JWT authentication for Kudu

JSON Web Token (JWT) authentication is a standard way of securely transmitting signed information between two parties. Learn how Kudu clients can use JWT to authenticate to a Kudu cluster.

JWT is a compact, URL-safe mechanism of representing claims to be transferred between two parties (for example, Kudu server and Kudu client). The claims in a JWT token are encoded either as a JSON object that is used as the payload of a JSON Web Signature (JWS) structure or as the plaintext format of a JSON Web Encryption (JWE) structure. This encoding enables the claims to be digitally signed, integrity protected with a Message Authentication Code (MAC), and/or encrypted. The structure of JWT enables you to verify whether the content is tampered.

Kudu servers accept JWTs for authentication when run with the --enable_jwt_token_auth flag (by default, it is set to false). Correspondingly, all servers in a Kudu cluster should be able to access the JWT issuer's JSON Web Key Set (JWKS) to verify the JWTs presented to them by connecting clients. Kudu servers fetch JWKS from the location specified by the --jwks_url flag.

When to use JWT authentication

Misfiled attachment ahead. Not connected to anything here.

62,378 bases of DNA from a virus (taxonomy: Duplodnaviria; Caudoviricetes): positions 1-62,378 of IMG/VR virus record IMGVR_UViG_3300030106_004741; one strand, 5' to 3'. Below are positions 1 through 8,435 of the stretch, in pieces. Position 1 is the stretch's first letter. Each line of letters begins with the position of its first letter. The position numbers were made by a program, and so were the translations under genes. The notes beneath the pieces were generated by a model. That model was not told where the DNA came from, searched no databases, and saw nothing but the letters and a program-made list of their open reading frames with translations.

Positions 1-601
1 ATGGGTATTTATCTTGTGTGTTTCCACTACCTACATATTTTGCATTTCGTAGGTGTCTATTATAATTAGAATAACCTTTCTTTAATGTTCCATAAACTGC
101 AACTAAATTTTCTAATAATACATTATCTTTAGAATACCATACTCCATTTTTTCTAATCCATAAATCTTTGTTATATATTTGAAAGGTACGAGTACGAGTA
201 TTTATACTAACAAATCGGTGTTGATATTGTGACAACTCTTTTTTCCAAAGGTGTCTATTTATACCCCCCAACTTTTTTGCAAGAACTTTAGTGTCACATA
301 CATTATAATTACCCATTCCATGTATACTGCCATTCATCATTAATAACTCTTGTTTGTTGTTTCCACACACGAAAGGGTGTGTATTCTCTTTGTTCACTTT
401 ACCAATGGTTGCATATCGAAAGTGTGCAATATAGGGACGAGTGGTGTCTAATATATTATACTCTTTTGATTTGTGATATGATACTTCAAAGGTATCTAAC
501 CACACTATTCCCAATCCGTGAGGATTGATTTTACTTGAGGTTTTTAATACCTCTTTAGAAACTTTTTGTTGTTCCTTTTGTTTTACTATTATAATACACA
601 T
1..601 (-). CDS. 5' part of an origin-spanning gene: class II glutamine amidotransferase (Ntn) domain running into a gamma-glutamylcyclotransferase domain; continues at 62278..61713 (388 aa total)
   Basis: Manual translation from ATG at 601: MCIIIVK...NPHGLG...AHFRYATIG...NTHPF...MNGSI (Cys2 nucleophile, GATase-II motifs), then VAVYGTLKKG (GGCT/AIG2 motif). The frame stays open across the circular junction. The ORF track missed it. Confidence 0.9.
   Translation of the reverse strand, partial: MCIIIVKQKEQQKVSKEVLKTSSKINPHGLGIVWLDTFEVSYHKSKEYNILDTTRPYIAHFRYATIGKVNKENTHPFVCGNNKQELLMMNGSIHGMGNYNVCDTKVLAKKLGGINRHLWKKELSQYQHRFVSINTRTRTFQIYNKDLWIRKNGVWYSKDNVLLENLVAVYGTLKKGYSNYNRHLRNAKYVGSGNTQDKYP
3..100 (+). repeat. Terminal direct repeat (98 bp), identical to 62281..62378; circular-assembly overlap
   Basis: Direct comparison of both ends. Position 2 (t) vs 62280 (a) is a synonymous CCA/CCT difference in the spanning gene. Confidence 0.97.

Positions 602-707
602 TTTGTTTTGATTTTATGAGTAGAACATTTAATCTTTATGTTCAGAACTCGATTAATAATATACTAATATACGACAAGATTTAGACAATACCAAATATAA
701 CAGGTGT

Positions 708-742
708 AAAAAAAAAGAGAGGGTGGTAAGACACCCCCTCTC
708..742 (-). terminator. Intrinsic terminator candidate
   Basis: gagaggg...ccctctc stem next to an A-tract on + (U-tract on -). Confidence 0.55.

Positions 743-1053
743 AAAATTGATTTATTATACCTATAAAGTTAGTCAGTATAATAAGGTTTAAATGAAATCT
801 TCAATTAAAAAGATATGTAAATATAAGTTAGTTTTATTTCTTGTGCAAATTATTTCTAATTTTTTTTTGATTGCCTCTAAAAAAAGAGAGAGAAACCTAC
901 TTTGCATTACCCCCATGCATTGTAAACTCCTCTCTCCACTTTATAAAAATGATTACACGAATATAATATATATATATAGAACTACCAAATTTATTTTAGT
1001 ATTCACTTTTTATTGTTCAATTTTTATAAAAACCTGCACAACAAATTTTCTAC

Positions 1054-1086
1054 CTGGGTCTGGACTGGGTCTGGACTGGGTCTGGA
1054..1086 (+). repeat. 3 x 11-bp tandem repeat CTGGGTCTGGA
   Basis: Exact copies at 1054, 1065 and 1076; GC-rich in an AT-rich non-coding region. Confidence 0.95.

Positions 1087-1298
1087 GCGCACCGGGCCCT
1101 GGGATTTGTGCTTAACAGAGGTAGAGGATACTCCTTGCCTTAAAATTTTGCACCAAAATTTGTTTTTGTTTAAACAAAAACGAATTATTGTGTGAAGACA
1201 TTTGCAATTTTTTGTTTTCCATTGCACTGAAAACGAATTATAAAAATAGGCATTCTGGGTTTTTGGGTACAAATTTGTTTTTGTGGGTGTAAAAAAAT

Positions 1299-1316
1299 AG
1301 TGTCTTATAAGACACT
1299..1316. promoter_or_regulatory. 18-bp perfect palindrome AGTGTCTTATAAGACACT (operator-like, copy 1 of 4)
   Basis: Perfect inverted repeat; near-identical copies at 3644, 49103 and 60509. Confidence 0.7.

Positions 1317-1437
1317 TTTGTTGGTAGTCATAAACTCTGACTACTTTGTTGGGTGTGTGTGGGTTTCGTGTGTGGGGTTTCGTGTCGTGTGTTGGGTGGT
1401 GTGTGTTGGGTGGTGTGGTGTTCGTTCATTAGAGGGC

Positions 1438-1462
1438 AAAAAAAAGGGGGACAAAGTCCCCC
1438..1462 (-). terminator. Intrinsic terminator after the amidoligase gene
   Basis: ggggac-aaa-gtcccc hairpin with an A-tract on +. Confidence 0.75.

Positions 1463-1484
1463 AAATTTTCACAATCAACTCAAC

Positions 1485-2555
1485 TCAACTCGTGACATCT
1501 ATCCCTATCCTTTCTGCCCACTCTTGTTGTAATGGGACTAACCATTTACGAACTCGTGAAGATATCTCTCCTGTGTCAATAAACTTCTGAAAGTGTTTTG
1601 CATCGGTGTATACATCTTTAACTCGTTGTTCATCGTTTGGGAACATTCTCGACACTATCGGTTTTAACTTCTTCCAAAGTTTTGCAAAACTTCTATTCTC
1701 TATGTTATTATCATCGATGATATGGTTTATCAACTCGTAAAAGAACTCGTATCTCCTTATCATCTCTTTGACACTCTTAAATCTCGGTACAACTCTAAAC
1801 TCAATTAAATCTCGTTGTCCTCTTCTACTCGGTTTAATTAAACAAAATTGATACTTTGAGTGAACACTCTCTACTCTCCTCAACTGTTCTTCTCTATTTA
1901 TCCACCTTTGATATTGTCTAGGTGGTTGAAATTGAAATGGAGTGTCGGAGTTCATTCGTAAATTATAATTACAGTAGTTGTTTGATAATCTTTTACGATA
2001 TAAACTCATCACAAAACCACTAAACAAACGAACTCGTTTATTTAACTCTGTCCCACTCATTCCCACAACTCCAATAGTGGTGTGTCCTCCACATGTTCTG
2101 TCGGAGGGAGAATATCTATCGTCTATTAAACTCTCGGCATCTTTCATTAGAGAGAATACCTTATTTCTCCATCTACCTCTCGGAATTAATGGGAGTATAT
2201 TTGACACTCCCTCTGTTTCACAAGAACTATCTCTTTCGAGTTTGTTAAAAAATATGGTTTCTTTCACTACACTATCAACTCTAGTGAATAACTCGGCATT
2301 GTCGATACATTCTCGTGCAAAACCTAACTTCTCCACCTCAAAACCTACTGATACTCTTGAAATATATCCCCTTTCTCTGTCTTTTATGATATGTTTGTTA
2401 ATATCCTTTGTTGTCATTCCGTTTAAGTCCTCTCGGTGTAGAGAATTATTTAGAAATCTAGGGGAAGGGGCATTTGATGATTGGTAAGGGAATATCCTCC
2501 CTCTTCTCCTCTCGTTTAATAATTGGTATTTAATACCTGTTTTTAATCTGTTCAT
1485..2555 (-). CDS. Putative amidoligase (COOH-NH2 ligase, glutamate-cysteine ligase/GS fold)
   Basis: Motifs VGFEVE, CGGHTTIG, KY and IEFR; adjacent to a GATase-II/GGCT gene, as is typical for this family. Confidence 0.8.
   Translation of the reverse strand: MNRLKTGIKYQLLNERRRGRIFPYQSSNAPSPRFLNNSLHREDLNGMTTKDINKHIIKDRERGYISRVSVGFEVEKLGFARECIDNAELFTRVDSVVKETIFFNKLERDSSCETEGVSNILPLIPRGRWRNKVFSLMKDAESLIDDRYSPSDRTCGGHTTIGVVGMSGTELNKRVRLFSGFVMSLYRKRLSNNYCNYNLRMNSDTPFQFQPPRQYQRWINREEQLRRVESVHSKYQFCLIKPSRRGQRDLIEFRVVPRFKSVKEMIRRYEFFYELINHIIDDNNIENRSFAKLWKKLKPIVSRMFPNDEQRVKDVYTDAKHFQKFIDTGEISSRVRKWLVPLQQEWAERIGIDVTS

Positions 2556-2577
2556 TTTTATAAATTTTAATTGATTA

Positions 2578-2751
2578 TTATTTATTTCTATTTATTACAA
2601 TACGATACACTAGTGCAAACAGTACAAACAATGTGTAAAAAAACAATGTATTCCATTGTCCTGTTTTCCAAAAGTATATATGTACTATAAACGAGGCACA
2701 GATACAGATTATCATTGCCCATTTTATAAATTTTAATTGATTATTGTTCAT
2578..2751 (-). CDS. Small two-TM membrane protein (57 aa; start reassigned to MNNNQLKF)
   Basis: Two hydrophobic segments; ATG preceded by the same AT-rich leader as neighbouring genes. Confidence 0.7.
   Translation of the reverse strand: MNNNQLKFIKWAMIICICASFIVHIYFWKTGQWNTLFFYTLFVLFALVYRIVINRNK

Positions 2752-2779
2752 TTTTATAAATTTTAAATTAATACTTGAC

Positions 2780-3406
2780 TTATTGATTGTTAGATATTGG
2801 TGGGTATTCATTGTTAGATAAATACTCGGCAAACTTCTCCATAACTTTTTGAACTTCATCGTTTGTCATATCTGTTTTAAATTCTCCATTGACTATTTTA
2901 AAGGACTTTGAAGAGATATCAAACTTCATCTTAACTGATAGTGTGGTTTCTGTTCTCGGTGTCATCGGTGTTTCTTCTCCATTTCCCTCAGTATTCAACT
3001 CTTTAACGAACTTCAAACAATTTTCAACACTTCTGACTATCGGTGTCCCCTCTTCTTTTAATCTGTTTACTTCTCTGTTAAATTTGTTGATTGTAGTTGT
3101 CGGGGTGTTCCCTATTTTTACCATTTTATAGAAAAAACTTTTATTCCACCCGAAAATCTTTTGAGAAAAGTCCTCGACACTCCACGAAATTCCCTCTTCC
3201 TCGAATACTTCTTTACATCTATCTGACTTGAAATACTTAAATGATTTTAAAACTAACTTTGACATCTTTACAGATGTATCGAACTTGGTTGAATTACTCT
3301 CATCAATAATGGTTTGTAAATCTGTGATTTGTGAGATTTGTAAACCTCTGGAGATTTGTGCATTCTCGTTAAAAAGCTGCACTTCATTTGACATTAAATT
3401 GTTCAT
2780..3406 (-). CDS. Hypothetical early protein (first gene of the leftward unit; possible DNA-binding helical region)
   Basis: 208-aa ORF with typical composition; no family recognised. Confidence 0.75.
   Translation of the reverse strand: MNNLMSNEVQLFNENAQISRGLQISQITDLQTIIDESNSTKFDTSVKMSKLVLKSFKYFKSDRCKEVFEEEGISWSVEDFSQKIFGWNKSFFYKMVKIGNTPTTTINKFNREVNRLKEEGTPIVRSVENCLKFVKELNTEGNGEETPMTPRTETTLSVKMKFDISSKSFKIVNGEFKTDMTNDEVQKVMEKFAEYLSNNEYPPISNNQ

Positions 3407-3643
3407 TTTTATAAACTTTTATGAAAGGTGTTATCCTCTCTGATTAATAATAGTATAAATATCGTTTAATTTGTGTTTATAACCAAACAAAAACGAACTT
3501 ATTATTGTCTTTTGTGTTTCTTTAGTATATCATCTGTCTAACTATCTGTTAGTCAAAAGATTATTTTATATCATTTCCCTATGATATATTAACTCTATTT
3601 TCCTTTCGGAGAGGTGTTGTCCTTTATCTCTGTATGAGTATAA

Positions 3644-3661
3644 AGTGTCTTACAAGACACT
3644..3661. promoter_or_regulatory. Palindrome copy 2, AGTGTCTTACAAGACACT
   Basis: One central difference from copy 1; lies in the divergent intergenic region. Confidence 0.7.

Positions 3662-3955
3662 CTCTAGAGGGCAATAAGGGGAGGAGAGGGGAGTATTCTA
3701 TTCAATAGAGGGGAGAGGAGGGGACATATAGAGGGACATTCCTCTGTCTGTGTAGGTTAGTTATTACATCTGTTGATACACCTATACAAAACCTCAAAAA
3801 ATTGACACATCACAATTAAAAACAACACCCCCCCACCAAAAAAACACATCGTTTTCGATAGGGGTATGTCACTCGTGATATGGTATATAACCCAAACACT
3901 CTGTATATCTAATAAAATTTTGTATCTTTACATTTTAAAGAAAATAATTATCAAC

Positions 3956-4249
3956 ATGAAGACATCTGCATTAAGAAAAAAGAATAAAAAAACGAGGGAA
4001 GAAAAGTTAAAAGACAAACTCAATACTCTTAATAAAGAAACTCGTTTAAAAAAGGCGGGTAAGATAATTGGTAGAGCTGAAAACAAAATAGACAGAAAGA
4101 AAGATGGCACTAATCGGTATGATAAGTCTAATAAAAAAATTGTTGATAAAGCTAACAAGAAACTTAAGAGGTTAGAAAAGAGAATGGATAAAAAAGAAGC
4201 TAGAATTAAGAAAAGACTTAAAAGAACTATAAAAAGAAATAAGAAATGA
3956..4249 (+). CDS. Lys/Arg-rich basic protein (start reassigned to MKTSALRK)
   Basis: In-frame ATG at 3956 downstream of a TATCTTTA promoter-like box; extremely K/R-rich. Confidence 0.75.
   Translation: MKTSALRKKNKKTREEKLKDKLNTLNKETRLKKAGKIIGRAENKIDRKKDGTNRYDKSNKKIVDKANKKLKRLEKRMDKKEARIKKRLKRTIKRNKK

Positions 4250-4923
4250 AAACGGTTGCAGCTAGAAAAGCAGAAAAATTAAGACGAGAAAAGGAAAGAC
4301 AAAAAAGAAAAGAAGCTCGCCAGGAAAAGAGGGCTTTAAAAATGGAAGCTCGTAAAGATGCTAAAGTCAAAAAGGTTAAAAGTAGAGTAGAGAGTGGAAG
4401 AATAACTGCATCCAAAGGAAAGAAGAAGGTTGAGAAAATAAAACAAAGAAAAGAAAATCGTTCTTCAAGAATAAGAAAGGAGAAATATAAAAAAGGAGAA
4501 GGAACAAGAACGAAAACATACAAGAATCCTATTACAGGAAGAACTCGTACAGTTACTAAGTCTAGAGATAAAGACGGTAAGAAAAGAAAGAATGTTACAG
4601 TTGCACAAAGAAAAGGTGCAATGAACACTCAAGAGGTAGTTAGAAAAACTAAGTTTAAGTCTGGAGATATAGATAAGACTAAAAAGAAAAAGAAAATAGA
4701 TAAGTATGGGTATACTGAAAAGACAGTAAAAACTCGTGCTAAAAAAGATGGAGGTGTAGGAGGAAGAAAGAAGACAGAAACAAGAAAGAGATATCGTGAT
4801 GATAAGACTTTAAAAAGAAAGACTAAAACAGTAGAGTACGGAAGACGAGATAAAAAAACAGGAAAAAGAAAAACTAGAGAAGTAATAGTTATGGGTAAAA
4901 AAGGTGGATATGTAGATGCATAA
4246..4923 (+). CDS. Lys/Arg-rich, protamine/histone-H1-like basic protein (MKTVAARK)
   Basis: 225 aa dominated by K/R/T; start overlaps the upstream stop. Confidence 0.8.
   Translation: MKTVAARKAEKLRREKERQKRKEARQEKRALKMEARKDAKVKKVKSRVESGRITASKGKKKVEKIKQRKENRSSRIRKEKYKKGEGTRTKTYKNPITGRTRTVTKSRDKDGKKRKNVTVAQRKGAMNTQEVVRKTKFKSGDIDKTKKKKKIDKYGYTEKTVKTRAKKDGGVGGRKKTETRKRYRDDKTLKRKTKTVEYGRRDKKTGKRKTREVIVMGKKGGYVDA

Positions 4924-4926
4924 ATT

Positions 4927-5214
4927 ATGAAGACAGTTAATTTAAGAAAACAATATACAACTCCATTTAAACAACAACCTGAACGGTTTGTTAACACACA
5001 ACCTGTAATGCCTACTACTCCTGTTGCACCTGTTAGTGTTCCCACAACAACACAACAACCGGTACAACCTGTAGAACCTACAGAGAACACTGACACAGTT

JWT authentication is an alternative to Kerberos authentication, and you can use it in situations where Kerberos authentication is not a viable option but authentication is required, as in the following examples,
  • A Kudu client runs on a node outside the Kerberos realm used in the cluster's internal network, and cross-realm authentication cannot be configured.
  • A Kudu client cannot access Kerberos servers in the Kudu cluster's internal network, but it can talk to those Kudu servers through a TCP proxy.
  • A Kudu client runs on a node without any Kerberos environment configured.

How JWT authentication works

In Kudu, a client sends a signed and non-encrypted JWT to the Kudu server when negotiating a new RPC connection between them. The JWTs are sent over communication channels protected by TLS. The Kudu servers check the validity of the JWTs by verifying their signatures. In its turn, a Kudu client confirms the authenticity of a Kudu server by verifying the signature of the server's TLS certificate. So, for JWT-based authentication scenarios in Kudu, TLS certificates used by servers should be trusted by clients. If Kudu is deployed with its own certificate authority (that is a part of the Kudu's Internal Private Key Infrastructure, or IPKI), the Kudu's IPKI CA certificate should be added as trusted by using certain Kudu client API calls. For example, use KuduClientBuilder::trusted_certificate(const std::string&) in C++ Kudu applications to add a certificate in PEM format in the client's chain of trusted certificates. The Kudu's IPKI CA certificate can be retrieved from the /ipki-ca-cert HTTP/HTTPS endpoint of the embedded master's web server.